It feels like the GIF has had a huge resurgence of recent time. People are making more wonderful animations than ever, GIF was officially the Word of 2012, and in December there was even a GIF Fest in Miami. But it turns out GIF use is actually in decline.


Web Technology Services has been poking its nose around to find out about image use across the internet. But it's bad news for the GIF: for the first time ever, the PNG has overtaken it in terms of ubiquity. The PNG is now used on 62.4 percent of all websites, compared to the GIF which is used on 62.3 percent. One year ago, the GIF was leading the race by a clear 15 percent.

So why the shift? Web Technology Surveys explains:

[I]t's the technical superiority that now convinces webmasters to chose PNG over GIF. PNG results in smaller files most of the time, it supports a much wider range of color depths and transparency options. The only feature where GIF still shines is its support for animation. However, most people find that dancing icons on a website make it look like it hasn't been redesigned in the last 15 years. Animation is mostly used for ads nowadays, and even there, animated GIF's would be considered the poor mans alternative to Flash.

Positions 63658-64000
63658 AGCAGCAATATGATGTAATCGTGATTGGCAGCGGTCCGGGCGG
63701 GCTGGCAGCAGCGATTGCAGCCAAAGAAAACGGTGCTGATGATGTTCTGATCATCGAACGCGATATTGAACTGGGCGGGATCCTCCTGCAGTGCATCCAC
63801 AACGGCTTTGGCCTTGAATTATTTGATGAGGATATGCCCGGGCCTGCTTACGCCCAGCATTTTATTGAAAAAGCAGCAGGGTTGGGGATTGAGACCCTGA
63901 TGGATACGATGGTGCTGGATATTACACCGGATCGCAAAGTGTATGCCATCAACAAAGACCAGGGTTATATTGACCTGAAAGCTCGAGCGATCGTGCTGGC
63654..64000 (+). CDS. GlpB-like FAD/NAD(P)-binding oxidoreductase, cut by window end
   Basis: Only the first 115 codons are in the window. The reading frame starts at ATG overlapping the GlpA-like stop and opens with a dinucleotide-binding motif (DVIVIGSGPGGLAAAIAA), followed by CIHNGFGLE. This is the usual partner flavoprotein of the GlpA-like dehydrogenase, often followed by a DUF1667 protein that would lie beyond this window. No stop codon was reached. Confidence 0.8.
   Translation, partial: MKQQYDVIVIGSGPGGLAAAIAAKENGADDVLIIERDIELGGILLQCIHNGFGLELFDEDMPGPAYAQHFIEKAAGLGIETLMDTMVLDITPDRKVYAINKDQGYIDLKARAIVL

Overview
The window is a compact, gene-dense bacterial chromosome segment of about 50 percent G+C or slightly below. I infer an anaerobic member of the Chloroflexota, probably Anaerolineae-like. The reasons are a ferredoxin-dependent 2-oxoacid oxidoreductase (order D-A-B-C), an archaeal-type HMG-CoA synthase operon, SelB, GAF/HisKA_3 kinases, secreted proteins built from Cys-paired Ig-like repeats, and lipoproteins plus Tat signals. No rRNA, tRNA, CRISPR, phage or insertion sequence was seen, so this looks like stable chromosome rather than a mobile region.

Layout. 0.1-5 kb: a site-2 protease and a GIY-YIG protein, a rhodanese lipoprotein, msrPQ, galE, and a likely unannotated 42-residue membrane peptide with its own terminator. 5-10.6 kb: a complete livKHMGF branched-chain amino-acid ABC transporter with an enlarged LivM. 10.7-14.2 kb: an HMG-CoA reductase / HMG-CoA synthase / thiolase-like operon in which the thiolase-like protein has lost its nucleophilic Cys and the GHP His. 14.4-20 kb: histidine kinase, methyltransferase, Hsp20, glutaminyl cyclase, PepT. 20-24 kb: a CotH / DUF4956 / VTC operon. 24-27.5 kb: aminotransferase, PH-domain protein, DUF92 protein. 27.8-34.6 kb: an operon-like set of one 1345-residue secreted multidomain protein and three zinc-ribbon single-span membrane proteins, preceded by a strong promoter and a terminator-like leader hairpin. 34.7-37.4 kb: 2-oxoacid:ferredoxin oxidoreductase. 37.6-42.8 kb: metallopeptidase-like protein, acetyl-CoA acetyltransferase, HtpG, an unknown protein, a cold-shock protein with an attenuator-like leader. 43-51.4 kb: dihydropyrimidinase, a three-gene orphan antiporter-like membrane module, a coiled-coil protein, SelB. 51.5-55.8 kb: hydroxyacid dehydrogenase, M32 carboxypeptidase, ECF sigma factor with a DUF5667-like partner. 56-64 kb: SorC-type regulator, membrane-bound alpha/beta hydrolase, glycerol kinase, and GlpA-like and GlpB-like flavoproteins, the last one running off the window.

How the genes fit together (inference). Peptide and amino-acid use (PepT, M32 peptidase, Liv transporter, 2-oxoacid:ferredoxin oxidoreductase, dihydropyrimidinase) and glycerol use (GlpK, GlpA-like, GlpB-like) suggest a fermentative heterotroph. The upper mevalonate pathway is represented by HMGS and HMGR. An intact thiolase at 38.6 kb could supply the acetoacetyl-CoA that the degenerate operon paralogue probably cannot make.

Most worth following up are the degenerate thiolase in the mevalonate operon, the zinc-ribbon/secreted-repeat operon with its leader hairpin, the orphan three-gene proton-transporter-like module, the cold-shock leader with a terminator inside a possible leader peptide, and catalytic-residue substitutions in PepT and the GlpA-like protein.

The GIF was was first introduced by CompuServe in 1987, which means the file format is now over 25 years old. Can it see through another 25?

Update: As Jesus Diaz points out in the discussions below, this isn't really an animated GIF issue. For clarity:

Animated GIFs are more used and popular than ever, their usage is in the increase. What tilts the balance to PNGs are the user interface elements. Where web developers used to employ tons of static GIFs, now they are using PNGs, which are intrinsically better for this because they employ 8-bit alpha channels (transparency) instead of the 1-bit used in GIFs. The 8-bit alpha transparency result in 256 levels, which makes elements merge together nicely vs the crappy looking 1-bit GIF.

So yes, PNGs are more popular now according to this metric, but that doesn't mean a decline in the animated GIF usage.


[Web Technology Surveys]